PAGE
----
Harvard student Mark Zuckerberg creates the social networking site that would become known as Facebook, but is later sued by two brothers who claimed he stole their idea, and the cofounder who was later squeezed out of the business.
Nicholas Van Orton is a very wealthy San Francisco banker, but he is an absolute loner, even spending his birthday alone. In the year of his 48th birthday (the age his father committed suicide) his brother Conrad, who has gone long ago and surrendered to addictions of all kinds, suddenly returns and gives Nicholas a card giving him entry to unusual entertainment provided by something called Consumer Recreation Services (CRS). Giving up to curiosity, Nicholas visits CRS and all kinds of weird and bad things start to happen to him. Written by
When Mr. van Orton went to Christine's house there was a cable repair service van outside, which initials are "CRS" See more »
When Nicholas is at work, the secretary walks in to tell him his ex-wife is on the phone. The secretary then wishes him a happy birthday. We can assume she is calling to wish him the same. But later that night when his ex calls again, Nicholas says to her "You almost missed [my birthday] this year!" See more »
A staggering 57% of American workers believe there is a very real chance they will be unemployed in the next 5 to 7 years. But what does that matter to a bloated millionaire fat-cat like you?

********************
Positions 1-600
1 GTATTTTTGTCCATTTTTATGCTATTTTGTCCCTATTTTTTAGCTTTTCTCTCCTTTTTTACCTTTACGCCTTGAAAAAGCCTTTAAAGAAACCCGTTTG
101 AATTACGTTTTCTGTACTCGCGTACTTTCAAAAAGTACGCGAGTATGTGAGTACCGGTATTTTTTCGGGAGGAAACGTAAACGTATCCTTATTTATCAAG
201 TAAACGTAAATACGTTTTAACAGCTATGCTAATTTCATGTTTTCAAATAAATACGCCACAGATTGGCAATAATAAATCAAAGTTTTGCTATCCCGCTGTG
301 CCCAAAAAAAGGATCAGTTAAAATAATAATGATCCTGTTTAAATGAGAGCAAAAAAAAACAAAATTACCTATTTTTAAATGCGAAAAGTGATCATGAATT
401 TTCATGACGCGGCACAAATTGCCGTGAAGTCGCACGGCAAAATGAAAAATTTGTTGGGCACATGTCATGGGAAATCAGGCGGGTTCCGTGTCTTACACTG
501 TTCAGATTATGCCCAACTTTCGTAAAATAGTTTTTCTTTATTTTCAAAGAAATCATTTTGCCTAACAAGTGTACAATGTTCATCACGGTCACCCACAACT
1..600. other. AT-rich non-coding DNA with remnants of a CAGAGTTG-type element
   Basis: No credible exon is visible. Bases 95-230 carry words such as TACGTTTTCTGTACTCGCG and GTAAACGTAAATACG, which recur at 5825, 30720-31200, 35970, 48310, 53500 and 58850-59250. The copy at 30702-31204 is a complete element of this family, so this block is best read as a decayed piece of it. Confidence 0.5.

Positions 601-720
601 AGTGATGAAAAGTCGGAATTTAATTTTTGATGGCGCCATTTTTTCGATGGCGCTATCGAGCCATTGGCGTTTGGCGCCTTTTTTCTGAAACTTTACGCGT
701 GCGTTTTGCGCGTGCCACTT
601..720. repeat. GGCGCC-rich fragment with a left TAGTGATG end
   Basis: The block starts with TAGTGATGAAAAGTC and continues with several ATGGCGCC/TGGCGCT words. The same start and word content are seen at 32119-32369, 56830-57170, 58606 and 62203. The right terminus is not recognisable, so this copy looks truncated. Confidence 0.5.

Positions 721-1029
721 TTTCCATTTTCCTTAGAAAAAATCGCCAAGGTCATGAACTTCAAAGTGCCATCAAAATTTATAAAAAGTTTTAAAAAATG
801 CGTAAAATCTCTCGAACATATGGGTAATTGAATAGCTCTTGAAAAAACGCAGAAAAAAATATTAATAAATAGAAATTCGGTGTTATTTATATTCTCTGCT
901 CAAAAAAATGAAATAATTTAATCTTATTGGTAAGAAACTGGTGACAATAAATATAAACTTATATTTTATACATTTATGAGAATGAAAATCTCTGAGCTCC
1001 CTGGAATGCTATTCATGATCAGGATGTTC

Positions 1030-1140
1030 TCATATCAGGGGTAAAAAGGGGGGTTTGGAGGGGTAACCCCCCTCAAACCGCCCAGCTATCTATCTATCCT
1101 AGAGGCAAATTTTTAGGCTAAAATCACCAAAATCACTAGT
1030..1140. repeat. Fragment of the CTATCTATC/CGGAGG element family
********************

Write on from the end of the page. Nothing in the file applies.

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The opening credits shatter in the form of jigsaw puzzle pieces in Reference to the Film's title. See more »
The most unrealistic attempt at realism, I have ever seen.
The most unrealistic attempt at realism, I have ever seen. The acting is flawless, unfortunately it's within a ridiculous plot that is not only depressing, but unrealistic to the point that it loses your attention. The ending is the worst part as it finally puts it all in perspective. The point of this movie was . . . nothing. Nothign was the point. I can't believe this movie was made, but moreso, I can't believe how much talent and effort was wasted in the process.
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